Are hoarders bad people? Are they abusers? I would say NO. The goodness of the mission goes wrong along the way and they get caught in the middle of a whirlwind that can’t be righted. These people started out with the goal of saving animals from the hands of those that will kill them, eventually only to be judged and condemned by these very people. Their animals are not properly cared for mainly because of a lack of resources. It should be noted that hoarders, for the most part, spend all of their money on the animals they have. These people are not living high on the hog in one house with these animals being abused and neglected somewhere else. Quite the contrary, these people live in the very same deplorable conditions that the animals under care live in. This indication alone shows me that these people are no more animal abusers, as they are human abusers because of the abuse they subject themselves to. They deny themselves the luxuries of life and instead live in sub-human conditions with the animals they are trying to save.

When the rescue community steps in, it is generally with a whirlwind of excitement, media attention and accusations hurled against someone who is not that far removed from the people casting the stones. Here is someone whose initial goals started out quite aligned with his or her own. These people step in and start taking the animals one by one, starting out with the ones that can be adopted and eventually ending up at the feral ones that no one can touch. These animals are generally on a short list to be killed.

I’d be a hypocrite if I only laid blame without a solution. And, perhaps my “solution” is less of a solution than an ideal that can be seen as nothing more than a dream. Since these people started out doing the work that all of us in rescue see as “kind of” the right idea that somewhere went wrong, how hard would it be to step in and help these people with some resources and support. What if their homes could be rebuilt to clean them up, some donations could be gathered to help with food and supplies and rescue organizations worked with them to help them adopt their animals out to homes? What if some people volunteered some time to keep this type of “no-kill shelter” rolling? What if our efforts would be geared at helping instead of hurting?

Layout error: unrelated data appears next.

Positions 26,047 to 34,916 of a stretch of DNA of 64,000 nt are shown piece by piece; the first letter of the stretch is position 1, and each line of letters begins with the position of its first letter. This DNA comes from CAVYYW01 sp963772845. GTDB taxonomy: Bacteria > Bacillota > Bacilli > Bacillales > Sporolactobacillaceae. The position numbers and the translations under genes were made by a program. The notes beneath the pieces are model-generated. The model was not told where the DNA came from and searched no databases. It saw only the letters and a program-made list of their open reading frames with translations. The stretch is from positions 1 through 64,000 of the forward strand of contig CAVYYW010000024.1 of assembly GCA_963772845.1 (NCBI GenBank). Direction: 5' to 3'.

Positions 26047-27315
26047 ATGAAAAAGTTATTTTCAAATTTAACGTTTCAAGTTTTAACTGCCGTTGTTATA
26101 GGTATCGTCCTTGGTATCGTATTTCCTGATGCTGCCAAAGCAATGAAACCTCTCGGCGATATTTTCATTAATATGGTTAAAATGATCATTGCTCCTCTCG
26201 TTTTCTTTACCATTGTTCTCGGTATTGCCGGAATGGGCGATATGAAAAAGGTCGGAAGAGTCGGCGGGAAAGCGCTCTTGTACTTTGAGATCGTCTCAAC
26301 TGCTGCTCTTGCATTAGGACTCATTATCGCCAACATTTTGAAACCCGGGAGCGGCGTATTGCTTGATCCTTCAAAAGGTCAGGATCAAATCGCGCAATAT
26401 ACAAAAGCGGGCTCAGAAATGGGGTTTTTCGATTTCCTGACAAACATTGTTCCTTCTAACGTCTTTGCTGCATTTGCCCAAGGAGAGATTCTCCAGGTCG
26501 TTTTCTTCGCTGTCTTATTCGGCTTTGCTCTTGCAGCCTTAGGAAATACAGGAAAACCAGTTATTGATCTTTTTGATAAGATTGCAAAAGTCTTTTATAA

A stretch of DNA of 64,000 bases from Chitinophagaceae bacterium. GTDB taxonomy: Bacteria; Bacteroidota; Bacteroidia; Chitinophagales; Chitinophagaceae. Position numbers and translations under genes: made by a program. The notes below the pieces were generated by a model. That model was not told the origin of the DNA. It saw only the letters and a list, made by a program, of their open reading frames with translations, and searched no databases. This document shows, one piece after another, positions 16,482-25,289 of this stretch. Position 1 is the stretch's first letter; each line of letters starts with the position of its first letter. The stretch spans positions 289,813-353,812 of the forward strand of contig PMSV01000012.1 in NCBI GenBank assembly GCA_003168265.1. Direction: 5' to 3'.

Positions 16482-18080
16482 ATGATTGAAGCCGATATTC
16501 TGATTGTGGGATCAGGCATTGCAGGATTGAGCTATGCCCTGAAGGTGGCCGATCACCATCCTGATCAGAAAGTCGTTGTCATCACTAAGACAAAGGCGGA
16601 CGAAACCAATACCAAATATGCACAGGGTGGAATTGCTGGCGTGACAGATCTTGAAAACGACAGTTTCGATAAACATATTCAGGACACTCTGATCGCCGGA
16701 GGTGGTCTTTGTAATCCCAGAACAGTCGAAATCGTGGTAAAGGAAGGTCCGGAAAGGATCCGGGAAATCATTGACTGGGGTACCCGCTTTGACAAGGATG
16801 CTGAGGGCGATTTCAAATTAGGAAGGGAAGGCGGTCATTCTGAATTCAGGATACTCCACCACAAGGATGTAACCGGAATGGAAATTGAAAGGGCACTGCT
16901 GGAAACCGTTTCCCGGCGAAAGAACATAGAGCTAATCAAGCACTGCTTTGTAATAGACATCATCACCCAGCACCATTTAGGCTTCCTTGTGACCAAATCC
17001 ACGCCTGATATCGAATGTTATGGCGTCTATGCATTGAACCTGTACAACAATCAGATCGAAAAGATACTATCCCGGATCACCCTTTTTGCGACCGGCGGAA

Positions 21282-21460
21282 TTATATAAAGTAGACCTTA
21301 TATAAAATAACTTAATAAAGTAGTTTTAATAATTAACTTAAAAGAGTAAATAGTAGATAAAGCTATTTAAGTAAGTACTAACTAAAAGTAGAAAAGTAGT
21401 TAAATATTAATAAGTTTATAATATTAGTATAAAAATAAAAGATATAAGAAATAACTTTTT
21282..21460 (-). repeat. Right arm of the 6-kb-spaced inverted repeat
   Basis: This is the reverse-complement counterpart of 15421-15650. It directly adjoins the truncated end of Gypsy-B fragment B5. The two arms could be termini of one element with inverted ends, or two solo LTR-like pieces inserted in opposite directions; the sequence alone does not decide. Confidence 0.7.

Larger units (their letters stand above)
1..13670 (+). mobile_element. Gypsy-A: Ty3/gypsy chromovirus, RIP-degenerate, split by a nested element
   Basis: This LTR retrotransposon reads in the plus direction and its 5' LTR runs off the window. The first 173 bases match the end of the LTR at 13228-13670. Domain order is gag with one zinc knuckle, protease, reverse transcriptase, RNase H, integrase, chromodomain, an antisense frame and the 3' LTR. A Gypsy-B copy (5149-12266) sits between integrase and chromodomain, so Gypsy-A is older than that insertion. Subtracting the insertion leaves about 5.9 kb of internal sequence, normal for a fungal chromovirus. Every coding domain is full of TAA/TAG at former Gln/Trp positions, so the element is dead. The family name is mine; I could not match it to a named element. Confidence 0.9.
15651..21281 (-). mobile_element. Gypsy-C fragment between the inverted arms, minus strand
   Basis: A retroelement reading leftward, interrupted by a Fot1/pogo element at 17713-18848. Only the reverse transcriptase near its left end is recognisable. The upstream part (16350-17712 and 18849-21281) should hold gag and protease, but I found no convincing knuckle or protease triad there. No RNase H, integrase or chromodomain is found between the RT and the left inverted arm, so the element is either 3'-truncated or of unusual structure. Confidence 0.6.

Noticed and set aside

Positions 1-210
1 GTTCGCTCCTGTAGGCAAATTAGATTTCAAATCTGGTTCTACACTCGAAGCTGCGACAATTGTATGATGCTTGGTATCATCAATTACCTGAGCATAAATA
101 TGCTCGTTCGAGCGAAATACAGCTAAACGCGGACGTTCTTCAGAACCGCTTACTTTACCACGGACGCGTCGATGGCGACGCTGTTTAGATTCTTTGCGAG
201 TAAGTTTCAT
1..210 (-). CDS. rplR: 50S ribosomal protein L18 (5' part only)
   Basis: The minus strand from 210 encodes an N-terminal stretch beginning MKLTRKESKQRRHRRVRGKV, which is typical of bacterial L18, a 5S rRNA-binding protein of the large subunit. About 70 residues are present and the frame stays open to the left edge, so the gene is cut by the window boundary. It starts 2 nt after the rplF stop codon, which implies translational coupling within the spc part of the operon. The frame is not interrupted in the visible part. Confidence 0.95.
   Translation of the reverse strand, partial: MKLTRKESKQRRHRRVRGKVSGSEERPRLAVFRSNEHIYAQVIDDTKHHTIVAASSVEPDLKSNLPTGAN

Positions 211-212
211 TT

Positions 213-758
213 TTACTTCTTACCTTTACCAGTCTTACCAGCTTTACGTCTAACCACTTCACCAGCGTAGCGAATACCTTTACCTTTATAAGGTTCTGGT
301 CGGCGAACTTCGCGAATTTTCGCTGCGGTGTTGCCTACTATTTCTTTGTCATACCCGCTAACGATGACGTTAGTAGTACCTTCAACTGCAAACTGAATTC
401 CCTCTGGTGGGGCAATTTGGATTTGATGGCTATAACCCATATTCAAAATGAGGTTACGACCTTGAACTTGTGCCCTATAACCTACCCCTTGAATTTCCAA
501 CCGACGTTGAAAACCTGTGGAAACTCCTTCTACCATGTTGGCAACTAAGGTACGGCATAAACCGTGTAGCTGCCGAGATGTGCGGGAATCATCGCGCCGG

Instead people see these places as a dumping ground for dogs that they’ve been stuck with. Rescue needs to take a good hard look at themselves and understand that if someone is trying to do the right thing, they deserve some help. Throwing a person under the train does nothing to help the animals they’ve tried to help. As humans we are afraid to stand up for someone when it becomes un-popular, it’s easier to cast a stone than to ask people to put their stones down and try and do something.

If hoarders are such evil people, we need to define when they turn evil and what makes them evil. Is it when they have more than 10 animals, 20, 50 or 100? If they suddenly become evil at that point, why don’t people step in then and help? Is the act of evil that they are keeping these animals from being destroyed at shelters? Is the act of evil that they take these animals from people who drop them off to them, who tie them to their fences or even throw them over those very fences? Is evil living in deplorable conditions along with the animals in their care? As rescue we need to step up and help those who are helping, we need to work together. And, when one of our own is prosecuted, we should step up to help. I am in no way condoning hoarders or hoarding, but I am inviting you to look at that what makes hoarding what it is. We live in a country where we kill millions of animals every year. It’s done in a back room at the end of a hallway. We all know the room is there, but we choose to ignore it. If getting an animal out of a shelter gives it a chance at life, is it better to do that or kill it? It’s a perplexing question and one that we have to ask. If you were given the option to live in sub-standard conditions or face death, what would you choose? Personally I don’t know many dogs who live the life of the dogs that my closest friends have, but yet they live. Are we to judge what is good enough, and play G-d?

Robert Cabral
Bound Angels